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Japanese vessel casts off to find quakes

Seismologists will drill beneath the sea bed to monitor how the earth's crusts move immediately before a quake hits.

Last Modified: 13 Sep 2013 06:47
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Scientists want to plant seismometers, deformation-measuring devices and thermometers in the zone [AFP]

A Japan-led team of seismologists have set off on a mission to drill deep beneath the sea bed in a search for the origin of earthquakes.

The scientists on Friday weighed anchor on Japan's deep-sea drilling vessel Chikyu, heading for a spot in the ocean off the Kii peninsula, southwestern Japan, and a fracture in the Earth's crust known as the Nankai Trough.

We expect to become able to monitor how the crusts move immediately before a quake hits

Tamano Omata,
Japanese researcher

Experts have warned the trough, which marks the place where the Philippine Sea plate slides under the Eurasian plate, is the likely source of a mass earthquake sometime in the near future.

In its four-month mission, the latest stage of a multi-year project that began in 2007, the team plans to drill 3,600 metres down and take samples from the crust.

They will also be readying for another trip next year in which they hope to get 5,200 metres down, to the spot where the action actually happens.

“It would be unprecedented to drill directly into a seismogenic zone, the area believed to release great energy and cause crusts to slide along fault lines and trigger tsunami,” said Tamano Omata, a researcher for the Japan Agency for Marine-Earth Science and Technology (JAMSTEC).

Scientists want to plant sensors such as seismometers, deformation-measuring devices and thermometers in the zone, that will form part of a system called Dense Oceanfloor Network System for Earthquakes and Tsunamis (DONET), which is linked directly to onshore monitors.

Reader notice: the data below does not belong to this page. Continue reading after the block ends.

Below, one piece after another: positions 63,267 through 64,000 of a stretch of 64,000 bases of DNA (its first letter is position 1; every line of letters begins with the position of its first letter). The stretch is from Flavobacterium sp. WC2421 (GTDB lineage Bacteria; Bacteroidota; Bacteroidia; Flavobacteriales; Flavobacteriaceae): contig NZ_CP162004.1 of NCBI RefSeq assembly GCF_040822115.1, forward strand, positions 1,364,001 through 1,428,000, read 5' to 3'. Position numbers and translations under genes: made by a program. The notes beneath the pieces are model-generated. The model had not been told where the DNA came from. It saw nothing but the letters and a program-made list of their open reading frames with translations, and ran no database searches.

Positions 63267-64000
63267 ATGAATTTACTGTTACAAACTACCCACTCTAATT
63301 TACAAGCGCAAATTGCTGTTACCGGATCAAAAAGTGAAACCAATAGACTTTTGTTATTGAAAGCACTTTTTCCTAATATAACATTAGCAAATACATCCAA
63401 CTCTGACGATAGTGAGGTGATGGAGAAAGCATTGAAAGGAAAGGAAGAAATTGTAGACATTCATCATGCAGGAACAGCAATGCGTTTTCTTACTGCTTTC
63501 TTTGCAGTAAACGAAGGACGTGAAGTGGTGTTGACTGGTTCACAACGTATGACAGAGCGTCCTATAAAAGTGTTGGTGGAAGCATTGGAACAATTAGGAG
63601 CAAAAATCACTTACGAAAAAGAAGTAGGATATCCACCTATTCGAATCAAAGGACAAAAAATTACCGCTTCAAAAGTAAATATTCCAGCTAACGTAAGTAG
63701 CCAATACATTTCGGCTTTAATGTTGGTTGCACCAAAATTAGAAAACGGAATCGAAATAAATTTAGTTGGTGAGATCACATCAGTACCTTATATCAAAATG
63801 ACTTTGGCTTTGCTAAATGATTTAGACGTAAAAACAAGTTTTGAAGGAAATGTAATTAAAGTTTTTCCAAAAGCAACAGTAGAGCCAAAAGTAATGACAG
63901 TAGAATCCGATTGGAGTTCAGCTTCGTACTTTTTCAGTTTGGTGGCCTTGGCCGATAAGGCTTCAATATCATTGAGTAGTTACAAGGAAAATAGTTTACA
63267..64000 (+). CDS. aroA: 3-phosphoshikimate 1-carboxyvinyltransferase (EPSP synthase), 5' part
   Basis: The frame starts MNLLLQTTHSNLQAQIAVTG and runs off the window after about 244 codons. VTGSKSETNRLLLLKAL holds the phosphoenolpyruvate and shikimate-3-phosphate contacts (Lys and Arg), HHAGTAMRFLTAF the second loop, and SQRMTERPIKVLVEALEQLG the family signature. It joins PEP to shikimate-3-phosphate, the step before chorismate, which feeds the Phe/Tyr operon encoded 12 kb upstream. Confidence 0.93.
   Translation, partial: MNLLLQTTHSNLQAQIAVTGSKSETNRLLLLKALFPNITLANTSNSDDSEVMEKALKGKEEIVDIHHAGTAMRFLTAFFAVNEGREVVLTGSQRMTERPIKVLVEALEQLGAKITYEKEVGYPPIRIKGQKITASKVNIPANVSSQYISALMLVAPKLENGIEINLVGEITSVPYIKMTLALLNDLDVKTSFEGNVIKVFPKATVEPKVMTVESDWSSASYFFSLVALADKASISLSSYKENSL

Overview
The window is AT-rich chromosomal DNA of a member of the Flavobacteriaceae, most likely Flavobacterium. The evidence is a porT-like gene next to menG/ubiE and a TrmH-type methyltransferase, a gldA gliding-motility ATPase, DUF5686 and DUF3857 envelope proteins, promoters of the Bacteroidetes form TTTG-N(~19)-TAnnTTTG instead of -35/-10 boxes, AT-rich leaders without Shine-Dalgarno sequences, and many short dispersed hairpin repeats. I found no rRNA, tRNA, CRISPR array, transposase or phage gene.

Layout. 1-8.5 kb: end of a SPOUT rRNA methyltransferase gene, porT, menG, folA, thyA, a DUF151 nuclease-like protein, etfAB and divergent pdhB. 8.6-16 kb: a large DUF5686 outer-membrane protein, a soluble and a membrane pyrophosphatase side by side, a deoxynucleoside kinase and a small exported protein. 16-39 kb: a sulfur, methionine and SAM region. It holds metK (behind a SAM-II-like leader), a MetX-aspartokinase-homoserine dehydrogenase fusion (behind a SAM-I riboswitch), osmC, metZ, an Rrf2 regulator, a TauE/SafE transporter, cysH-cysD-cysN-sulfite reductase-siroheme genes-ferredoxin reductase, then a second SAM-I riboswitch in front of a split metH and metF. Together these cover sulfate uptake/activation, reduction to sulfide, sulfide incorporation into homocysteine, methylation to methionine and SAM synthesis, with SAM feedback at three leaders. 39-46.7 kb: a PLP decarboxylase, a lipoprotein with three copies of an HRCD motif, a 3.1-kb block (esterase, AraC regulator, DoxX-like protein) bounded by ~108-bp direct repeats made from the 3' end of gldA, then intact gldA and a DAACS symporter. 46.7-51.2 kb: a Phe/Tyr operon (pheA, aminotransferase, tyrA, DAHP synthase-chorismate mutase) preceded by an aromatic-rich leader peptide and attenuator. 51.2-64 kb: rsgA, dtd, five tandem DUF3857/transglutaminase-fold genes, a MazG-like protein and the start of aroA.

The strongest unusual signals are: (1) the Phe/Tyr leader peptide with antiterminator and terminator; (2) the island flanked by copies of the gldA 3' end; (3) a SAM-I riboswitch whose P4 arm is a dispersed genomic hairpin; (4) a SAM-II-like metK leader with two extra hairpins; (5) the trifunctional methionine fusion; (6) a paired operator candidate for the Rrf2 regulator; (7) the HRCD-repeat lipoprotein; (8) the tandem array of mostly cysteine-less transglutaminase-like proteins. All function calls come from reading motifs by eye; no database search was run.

“We expect to become able to monitor how the crusts move immediately before a quake hits,” Omata said.

Seismically-active

The 56,752-tonne Chikyu "Earth" in Japanese has been anchored in central Shimizu port, and was open to foreign press this week ahead of the mission.

The vessel, built in 2005 at a cost of $500m, is equipped with a 121 metre drill tower that can descend 7,000 metres below the seabed, nearly three times as deep as its predecessors.

It depends on satellite location systems with pinpoint accuracy that allow its captain to know exactly where the ship is in relation to the Earth's crust.

Seismically-active Japan experiences 20 percent of the world's major earthquakes every year.

Japan's government last year unveiled a worst-case scenario, warning a big quake in the area could kill over 320,000 people, dwarfing the March 11, 2011, quake-tsunami disaster.

Building standards are high and its people are well-practised at taking cover when quakes strike, meaning damage and death tolls are often much lower than in other parts of the world.

But its proximity to major tectonic faults means the risk is ever-present.

On March 11, 2011, the northeastern region was hit by a 9.0 magnitude quake, which triggered a huge tsunami.
More than 18,000 people were killed when the waves swept ashore.

They also swamped cooling systems at a nuclear plant in Fukushima, sending reactors into meltdown and sparking the world's worst atomic accident in a generation. 

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Source:
AFP
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